So this is a kind of “Behind The Scenes” posts I’m going to try and put up for each week’s videos. Each week there usually are a few extra photos and bits of videos that didn’t quite make it into the final edit. Here is where I’ll try and post some of those bits, along with any personal notes I didn’t share in the video.
See this week’s video if you haven’t seen it here: Week 18 – Renaissance Pleasure Faire
Renaissance Pleasure Faire
Sante Fe Dam
15501 Arrow Hwy, Irwindale, CA 91706
Saturdays & Sundays – April 9 thru May 22, 2016
Adult single day: $28.95 (discounted tickets are available)
Child (ages 5-12) single day: 15
Children 4 and younger: Free
Adult Season Pass: $150.00
Child Season Pass (ages 5-12): $60.00
Parking: Sante Fe Dam charges a $10 per car entry fee
For this week’s Journey I headed to the Sante Fe Dam in Irwindale to visit the Renaissance Pleasure Faire. I have only been to the Ren. Faire once before many years ago with a couple friends, but had not been back since. On this day it was really overcast and the weather forecast for all the cities around the area where the faire was happening, so it looked like the day might get rained out. I decided to chance it as the weather.com forecast said there was going to be no rain at the faire itself. It stayed dry the whole day while I was there, but on the way driving home, I passed through some heavy rain clouds and was glad they stayed clear of the faire.
Here’s a shot I took from the Sante Fe Dam – You can see the clouds all around the area, but somewhat clear overhead here
Coming in to the Dam, there was a parking fee of $10 to get in. I’m not sure if this is the case every day or not, but if you decide to go there to visit the excellent park areas or run along the outer wall, make sure to bring some cash just in case. As you circle, there are several “stops” along the way with different park areas, each one looked a bit different, but I only got out at the one spot (in the picture above & seen in the video). The park areas were very clean and well kept, with playground equipment and plenty of tables setup for a party or gathering.
Anyways, getting to the faire, you can buy tickets at the front gate, but you will pay a bit more than if you get it online in advance or at a participating partner like Walgreen’s. Unfortunately I did not bother to do either of these things, so I was prepared to pay a little more. But at the window the guy working there asked if I had a AAA card, because I was able to get a discount with that too.
Once inside, as I mentioned in the video, there are a lot of booths selling all kinds of different things that fit into this Renaissance time period. In fact, most of the faire can be broken down into 4 different types of booths. Goods for sale, Activity/Midway, Food, and Stages. Here’s a map of this year’s faire:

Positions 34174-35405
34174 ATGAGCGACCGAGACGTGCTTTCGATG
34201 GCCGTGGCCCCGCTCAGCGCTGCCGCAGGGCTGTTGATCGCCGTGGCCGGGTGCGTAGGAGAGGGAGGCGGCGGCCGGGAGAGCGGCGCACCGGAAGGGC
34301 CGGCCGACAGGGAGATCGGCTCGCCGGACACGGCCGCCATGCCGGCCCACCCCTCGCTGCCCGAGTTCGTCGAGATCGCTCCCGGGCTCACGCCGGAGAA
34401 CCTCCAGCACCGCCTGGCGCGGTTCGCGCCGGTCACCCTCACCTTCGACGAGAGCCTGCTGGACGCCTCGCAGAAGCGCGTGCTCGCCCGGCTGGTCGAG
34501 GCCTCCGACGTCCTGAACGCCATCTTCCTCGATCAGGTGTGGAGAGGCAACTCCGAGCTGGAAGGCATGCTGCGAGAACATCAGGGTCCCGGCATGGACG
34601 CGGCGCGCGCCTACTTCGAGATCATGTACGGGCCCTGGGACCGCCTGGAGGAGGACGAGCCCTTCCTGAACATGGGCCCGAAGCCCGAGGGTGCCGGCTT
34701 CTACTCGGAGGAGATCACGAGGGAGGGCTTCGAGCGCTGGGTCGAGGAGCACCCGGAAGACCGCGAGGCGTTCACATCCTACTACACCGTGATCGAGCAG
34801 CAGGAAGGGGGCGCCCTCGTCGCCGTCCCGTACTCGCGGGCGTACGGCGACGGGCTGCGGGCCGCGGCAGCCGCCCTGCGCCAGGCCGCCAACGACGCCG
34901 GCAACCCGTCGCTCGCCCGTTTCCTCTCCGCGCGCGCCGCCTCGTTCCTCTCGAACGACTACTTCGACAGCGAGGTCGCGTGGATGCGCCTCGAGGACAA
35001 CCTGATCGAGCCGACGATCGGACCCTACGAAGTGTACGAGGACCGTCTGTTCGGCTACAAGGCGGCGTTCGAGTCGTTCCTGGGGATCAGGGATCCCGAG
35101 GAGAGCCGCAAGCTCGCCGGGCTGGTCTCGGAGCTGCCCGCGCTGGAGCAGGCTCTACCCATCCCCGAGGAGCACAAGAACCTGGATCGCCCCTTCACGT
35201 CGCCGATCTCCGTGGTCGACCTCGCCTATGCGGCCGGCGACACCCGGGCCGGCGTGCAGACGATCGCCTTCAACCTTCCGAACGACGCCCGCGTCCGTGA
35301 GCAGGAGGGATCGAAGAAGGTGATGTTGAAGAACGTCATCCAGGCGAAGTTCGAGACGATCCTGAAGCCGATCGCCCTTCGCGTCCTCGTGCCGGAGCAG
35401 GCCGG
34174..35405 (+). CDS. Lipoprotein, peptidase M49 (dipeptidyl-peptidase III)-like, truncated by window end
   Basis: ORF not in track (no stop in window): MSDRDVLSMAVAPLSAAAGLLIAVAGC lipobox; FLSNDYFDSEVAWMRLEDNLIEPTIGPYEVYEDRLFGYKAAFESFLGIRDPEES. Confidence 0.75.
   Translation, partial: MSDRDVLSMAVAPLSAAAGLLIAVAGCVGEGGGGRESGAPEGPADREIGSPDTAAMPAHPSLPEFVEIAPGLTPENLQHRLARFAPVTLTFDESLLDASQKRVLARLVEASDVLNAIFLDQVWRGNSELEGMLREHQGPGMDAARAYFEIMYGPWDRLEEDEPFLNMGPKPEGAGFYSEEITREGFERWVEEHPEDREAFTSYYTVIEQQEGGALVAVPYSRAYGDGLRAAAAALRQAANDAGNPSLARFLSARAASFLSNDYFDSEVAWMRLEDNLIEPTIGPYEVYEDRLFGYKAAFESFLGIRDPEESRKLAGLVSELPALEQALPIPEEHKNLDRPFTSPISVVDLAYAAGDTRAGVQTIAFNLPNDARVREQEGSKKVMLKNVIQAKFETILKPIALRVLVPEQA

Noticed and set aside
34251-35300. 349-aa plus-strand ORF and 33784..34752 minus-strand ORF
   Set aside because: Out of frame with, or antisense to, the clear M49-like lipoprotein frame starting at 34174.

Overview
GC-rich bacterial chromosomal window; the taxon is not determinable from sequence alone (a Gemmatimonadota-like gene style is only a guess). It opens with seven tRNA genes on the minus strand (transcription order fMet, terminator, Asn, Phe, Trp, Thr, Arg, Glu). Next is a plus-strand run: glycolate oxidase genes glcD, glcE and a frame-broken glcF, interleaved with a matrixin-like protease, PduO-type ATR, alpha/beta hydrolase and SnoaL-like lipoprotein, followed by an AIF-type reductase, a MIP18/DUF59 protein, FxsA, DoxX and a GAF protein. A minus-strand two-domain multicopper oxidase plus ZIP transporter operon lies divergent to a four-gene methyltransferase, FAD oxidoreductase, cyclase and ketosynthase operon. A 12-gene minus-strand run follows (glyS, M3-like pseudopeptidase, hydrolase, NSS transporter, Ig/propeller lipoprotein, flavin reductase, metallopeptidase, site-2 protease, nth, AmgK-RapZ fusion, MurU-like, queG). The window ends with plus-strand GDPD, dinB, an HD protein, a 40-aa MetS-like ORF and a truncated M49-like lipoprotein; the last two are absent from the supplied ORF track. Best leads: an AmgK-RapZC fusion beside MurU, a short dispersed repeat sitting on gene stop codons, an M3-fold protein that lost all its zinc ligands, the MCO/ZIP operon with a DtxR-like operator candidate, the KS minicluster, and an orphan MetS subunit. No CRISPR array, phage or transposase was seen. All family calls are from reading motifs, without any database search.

As you can see, there are lots of each kind of booth. One this I did not do beforehand (yeah, I went in pretty blind), is to check the show and event schedule prior to arriving (you can see it also posted in the picture above in the bottom right). Nor did I pick up the program that was available which would also have the events. There are shows being performed throughout the day, so definitely plan out your route to try and catch all the ones you wanna see. Also try and get there as early as possible, as some of the shows do start early.
The joust that I went to was “The Queen’s Joust” (there were a couple jousts at different times of the day). If you forget when it is, you should be able to see the giant parade with the Queen and the noblemen & women following her as they lead the way to the arena (in the top left of the map). That was a fun event, with plenty of seating so don’t worry if you don’t get there early. It’s not a long show, the one I attended only lasted about 30 minutes. One of the really cool things I liked was that the faire did a good job to try and provide sign language interpreters for the hearing impaired.
Probably the cutest interpreter of the day, her mom was just down to the right also interpreting.
I really enjoyed the other stage shows (which I talked about in the video), but my favorite was trying out the different activities like the archery, knife throwing, and other weapon spots. Generally it costs about $5 for each go at one of the booths, which gives you several tries. This is definitely one of those things you don’t get a chance to do in your normal life, and especially able to do safely.
My only complaint I’d say is the price of the food and drinks there. Now, I would expect to see charges a little higher than normal for food or drinks, but some of the prices were just outrageous. The turkey leg for example, was $11 by itself, with no sides or drinks. The price for some french fries was like $9. Now, don’t get me wrong, the food is DELICIOUS, but man, you will pay for it. And if you want some of the alcoholic drinks, that’s really not fun, as I saw others getting two drinks and it cost them $20 (not counting any tip).
If you can, it’s fun to dress up and go in character. All the people working booths there were dressed appropriately, but the cosplay by the attendees was sometimes just as good if not better. A lot of attention is shown to the Comic Conventions where people dress up as superheroes and pop culture characters or whatnot, but the people who attend here put just as much time and money into their costumes. What I really appreciated too was that much of the really nice leather and outfits were handmade, which I’m sure took at lot of work and wasn’t cheap. There was a amazing mask for sale that I would’ve liked to get, but it was $229! But anyways, I’ll end this post with one of my favorite costumes. If you have any questions, leave a comment and I’ll answer any I can. Thanks for reading!